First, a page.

A report to the panel published before the before the meeting says 12 complaints about the commissioner were received in response to media reports following her court appearance.

It states the panel does not need to record a conduct matter if it “has been, or is already being, dealt with by means of criminal proceedings against the person to whose conduct the matter relates”.

Once court proceedings are concluded on July 19, the matter remains “outside the scope” of the panel’s arrangements for dealing with complaints and conduct matters.

Conduct matters and serious complaints are therefore to be referred to the Independent Office for Police Conduct (IOPC).

This includes Police and Crime Commissioner actions where there is an indication of criminal wrongdoing. However, there’s an exclusion if already subject to criminal proceedings.

The IOPC will therefore not be investigating the matter.

The chair of Nottinghamshire’s Police and Crime Panel, Christine Goldstraw, who served as a magistrate for 10 years, said she believed the only way Mrs Henry could leave office is by being voted out, unless she chose to stand down.

Councillors and independent members at the Police and Crime Panel meeting were advised not to challenge Mrs Henry until the court case had concluded.

However, Mrs Henry said she wanted to address the room.

She said: “I think it is only right to publicly acknowledge the court case in which I am involved as a private citizen.

“Given that some of the information is already in the public domain, unfortunately because this matter has not been formally concluded at court I cannot discuss it or take questions on the matter.

“I have to avoid any possible interference in the judicial outcome of the case, which will be concluded in approximately six weeks time.

“What I am able to do however is restate the apology.

“I am very ashamed, embarrassed and sorry and I remain passionate about fulfilling the responsibility expected of me as Police and Crime Commissioner for Nottinghamshire.”

Later in the meeting, she was asked by Cllr Michael Edwards (Lab), ward councillor for the Meadows at Nottingham City Council, about her commitment to speeding.

He said: “We have been on it for years in Nottingham city and done some controversial things. The car driving public do not appreciate what we do but we have got the city down to a 20mph speed limit.

“Some of it is not instantly popular – but we know we have got to get speeding down and do more – including catching people and prosecuting people for speeding.”

Mrs Henry responded: “There is about 100,000 people in Nottinghamshire each year that break the speed limit and out of those 40,000 are entitled to a speeding awareness course.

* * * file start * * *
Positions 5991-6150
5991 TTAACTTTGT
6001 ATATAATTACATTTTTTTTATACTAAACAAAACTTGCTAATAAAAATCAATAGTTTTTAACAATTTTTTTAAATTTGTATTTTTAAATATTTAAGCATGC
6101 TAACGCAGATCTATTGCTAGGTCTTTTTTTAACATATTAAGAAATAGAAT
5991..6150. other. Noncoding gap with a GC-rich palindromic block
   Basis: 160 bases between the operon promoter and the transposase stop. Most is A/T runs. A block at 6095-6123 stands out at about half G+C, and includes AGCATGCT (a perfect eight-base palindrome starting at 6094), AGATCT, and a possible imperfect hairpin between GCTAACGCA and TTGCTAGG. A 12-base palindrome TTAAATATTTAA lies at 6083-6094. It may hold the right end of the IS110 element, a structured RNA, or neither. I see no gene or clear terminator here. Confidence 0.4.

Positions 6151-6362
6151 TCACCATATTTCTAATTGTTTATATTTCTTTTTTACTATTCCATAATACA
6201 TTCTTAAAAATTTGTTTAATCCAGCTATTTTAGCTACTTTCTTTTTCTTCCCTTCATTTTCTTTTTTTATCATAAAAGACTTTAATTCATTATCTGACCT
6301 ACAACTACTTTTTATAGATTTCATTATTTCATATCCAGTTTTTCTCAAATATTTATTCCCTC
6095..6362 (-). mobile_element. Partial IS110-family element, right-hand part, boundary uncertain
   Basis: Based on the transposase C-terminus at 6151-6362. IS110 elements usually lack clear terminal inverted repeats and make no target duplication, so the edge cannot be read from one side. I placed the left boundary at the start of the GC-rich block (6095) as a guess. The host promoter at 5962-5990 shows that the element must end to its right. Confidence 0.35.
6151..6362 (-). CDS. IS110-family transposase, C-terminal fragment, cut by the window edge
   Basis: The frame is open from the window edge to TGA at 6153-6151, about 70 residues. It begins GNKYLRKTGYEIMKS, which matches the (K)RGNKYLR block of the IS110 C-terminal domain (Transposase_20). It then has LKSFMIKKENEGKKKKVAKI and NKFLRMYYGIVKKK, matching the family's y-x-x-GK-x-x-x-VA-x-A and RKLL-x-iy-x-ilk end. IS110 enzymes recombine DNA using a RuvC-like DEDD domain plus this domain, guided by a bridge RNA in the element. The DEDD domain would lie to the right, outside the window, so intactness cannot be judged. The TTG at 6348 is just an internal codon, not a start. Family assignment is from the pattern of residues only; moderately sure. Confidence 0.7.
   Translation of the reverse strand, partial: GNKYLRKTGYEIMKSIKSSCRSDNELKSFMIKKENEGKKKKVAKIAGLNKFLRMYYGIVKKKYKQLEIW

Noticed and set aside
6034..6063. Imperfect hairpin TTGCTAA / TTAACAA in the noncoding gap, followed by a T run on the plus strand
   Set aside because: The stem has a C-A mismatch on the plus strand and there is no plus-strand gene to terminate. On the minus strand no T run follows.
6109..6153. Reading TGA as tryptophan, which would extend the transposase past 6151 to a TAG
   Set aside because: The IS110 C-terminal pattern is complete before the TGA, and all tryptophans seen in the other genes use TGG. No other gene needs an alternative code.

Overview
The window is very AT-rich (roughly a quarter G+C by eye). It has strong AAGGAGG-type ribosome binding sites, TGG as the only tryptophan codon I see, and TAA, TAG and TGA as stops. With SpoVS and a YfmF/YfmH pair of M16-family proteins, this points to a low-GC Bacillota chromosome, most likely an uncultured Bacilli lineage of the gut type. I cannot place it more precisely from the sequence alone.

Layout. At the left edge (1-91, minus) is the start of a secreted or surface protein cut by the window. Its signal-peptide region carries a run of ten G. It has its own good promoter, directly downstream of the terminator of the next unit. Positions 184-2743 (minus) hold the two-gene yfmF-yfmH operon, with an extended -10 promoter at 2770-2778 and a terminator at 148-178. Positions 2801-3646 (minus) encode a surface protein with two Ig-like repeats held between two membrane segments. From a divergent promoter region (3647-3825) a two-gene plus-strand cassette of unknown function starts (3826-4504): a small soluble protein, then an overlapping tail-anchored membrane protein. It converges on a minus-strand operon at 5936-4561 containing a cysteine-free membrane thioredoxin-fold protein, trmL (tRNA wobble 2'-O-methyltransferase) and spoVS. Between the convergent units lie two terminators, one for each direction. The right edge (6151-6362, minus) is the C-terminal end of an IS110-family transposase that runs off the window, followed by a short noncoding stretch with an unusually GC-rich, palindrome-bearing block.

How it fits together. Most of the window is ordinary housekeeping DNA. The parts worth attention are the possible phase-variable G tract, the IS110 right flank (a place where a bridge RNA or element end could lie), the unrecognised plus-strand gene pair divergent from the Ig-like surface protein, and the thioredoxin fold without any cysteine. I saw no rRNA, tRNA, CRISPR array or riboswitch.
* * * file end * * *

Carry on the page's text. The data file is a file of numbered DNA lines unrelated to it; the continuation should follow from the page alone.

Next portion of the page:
“As part of the next round of my community grants there will be an opportunity for people to bid in to do community speedwatch. I am absolutely committed to doing this.”

Following the court case there have been public calls for the commissioner to resign and criticism by Labour’s Nottingham South MP, Lilian Greenwood, in the House of Commons.

Mrs Henry has consistently said she will not comment further until the case is concluded in July.

Changes to bus timetables on Gedling borough NCT services announced

Nottingham City Transport have today announced plans to introduce new timetables on some Gedling borough services from Sunday 19th June 2022. 

The new timetables reflect driver availability and passenger levels over the summer period, ensuring NCT advertises a level of service that customers can rely on and matches current demand. NCT passenger numbers are currently at around 80% of their pre-pandemic levels.

The following changes to Monday to Saturday daytime timetables will be made:

Lilac 25 and 27 will each operate every 15 minutes on Monday to Saturday daytimes, providing a combined 7/8 minute frequency between City and Carlton Square. 

Red 44 bus
PICTURED: Red 44 bus

Sky Blue 45 will operate every 12 minutes on Saturday daytimes to Mapperley and Gedling. 

There will be revised Sunday timetables on Red 44.

David Astill, NCT managing director said, “With patronage levels only at around 80% of what they were pre-pandemic, we are reluctantly introducing timetable changes to some services. This will also ensure we can deliver the timetable we advertise over the summer, when there is a peak in drivers having their well-earned summer holiday too”.

New timetables can be viewed in the NCTX Buses app and at www.nctx.co.uk with printed timetable leaflets available from regular outlets from the end of this week.